Anyone actually considering this...
Read the Intelligence Community’s Whistleblower Protection Act. Direct disclosure to Congress by an IC member is quite limited. I believe the Act requires informing the AG that the whistle is about to be blown first. Otherwise, you are violating the law, contrary to the suggestion made by the writer in The Atlantic. Not my area of expertise, but worth a very careful look if anyone takes this suggestion seriously.
Re: Anyone actually considering this...
And that’s why they won’t. Do you really think Holder and crew are going to work in the interest of we the people?
To pull off the quarter-Snowden with a twist, which requires even less than a quarter of Snowden’s courage, an NSA employee need only resign their position, seek out a trustworthy journalist of their choice, and announce that while they aren’t at liberty to reveal any state secrets, they believe that Congress ought to rein in the NSA immediately.
You know, I’d LIKE to believe this would work…but if Snowden releasing what they are ACTUALLY doing doesn’t get anything to change, then why would this?
I’m sorry to be a pessimist, but this agency isn’t going to go away quietly…
I don’t know why this misinformation keeps getting brought up unless it is meant to ridicule the NSA: if you’re a sys admin like Snowden, there’s a damn good chance you’re losing your job anyway. Anyone with a tech-background obviously knows that when they say they are getting rid of 90% of their admins, it just means that they are reducing the number of people who have admin privileges. And it’s not just the NSA who is doing this. Every large organization is striving to do the same.
Print a target on my back...
Honestly Mike, are you serious!? Really, Snowden was a one-off job. Anyone else would be dead within a week… Just my humble opinion, as one who has dealt with these asshats in the past. I had contacts in the 1960’s who could get me in contact with Fidel Castro in Cuba, and the CIA wanted me to “deal” with him. I had to spend the next 40 years under cover as a result of NOT bowing to their wishes!
Nothing like this is likely to happen. These people
that work for NSA or the contractors have been heavily
indoctrinated into military thought processes, they
are brainwashed into thinking that they are so important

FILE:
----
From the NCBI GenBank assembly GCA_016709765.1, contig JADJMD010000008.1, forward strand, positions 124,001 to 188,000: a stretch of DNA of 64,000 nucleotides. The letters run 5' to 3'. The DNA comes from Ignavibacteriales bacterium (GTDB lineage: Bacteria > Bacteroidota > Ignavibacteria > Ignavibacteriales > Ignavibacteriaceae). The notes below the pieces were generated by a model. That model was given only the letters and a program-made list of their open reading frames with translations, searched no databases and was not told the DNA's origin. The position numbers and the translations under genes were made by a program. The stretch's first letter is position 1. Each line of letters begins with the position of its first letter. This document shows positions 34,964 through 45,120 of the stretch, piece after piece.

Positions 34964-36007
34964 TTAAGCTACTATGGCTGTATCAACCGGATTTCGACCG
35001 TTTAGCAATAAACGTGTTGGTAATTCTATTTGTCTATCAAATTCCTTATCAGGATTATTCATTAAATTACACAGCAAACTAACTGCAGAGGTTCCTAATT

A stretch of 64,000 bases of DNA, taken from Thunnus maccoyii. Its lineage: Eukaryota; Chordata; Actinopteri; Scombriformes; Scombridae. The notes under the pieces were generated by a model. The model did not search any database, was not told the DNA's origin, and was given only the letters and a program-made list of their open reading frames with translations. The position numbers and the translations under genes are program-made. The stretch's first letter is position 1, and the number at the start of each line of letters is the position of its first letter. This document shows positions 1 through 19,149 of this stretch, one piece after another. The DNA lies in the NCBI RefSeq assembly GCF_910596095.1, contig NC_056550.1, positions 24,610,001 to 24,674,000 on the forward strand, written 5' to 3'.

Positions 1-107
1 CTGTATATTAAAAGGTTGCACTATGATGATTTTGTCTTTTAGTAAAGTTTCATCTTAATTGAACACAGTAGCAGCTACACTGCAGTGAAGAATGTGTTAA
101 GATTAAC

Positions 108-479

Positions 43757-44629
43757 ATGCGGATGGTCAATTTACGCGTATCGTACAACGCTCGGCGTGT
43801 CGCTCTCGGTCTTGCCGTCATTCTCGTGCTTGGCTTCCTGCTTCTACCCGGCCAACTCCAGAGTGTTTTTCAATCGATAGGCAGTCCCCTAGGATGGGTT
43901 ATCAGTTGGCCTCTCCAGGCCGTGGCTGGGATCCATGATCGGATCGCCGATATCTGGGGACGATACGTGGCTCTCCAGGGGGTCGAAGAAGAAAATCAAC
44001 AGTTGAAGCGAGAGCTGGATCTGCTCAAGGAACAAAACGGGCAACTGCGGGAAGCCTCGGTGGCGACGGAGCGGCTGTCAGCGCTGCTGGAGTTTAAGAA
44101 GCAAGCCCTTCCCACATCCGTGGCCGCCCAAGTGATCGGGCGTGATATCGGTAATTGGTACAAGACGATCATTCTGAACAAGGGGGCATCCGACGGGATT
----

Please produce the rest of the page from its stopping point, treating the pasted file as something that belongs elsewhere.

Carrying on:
that they have stopped thinking outside the box about
what is really important to humanity.
It takes a very intelligent person such as ES, to realize
that one is being indoctrinated and to question their
purpose in life.
All the king's horses
In an ideal world where nobility of purpose actually exists, there would be tons of people who would willingly give up a lucrative and well paying job to tell the truth.
However, in this world, where one must survive in any way they can, one does not. Mostly because it ain’t worth the shit for that stuff.
Lose your job, lose your friends, any chance of ever making a better life for yourself by ‘ratting out’ your former boss?
Yeah, sure. Nice idea, but no cigar. Having a target on your back isn’t nearly as nice as retiring on a full pension.
That’s why there’s not more of the Edward Snowdens out there, and not many are that willing to take on the role even without going full bore rogue.
It takes huge sacrifices to make the leap from ordinary working stiff to public whistleblower.
As for the contention that there are people willing to listen to your revelations, I highly doubt that you can get an appointment to see a Senator without a lot of pull. Those people live in a whole ‘nother world you know. The peons don’t get access to them.
It would be nice if cynicism wasn’t the order of the day, but that’s what keeps the NSA smiling at us. They know they have all the cards in their hands.
Besides, having the government on your trail for the rest of your life isn’t exactly what I’d call a very inviting prospect for a long life as a free person. Funny that there are laws that can be crafted to put your butt in prison so fast it will make your head spin.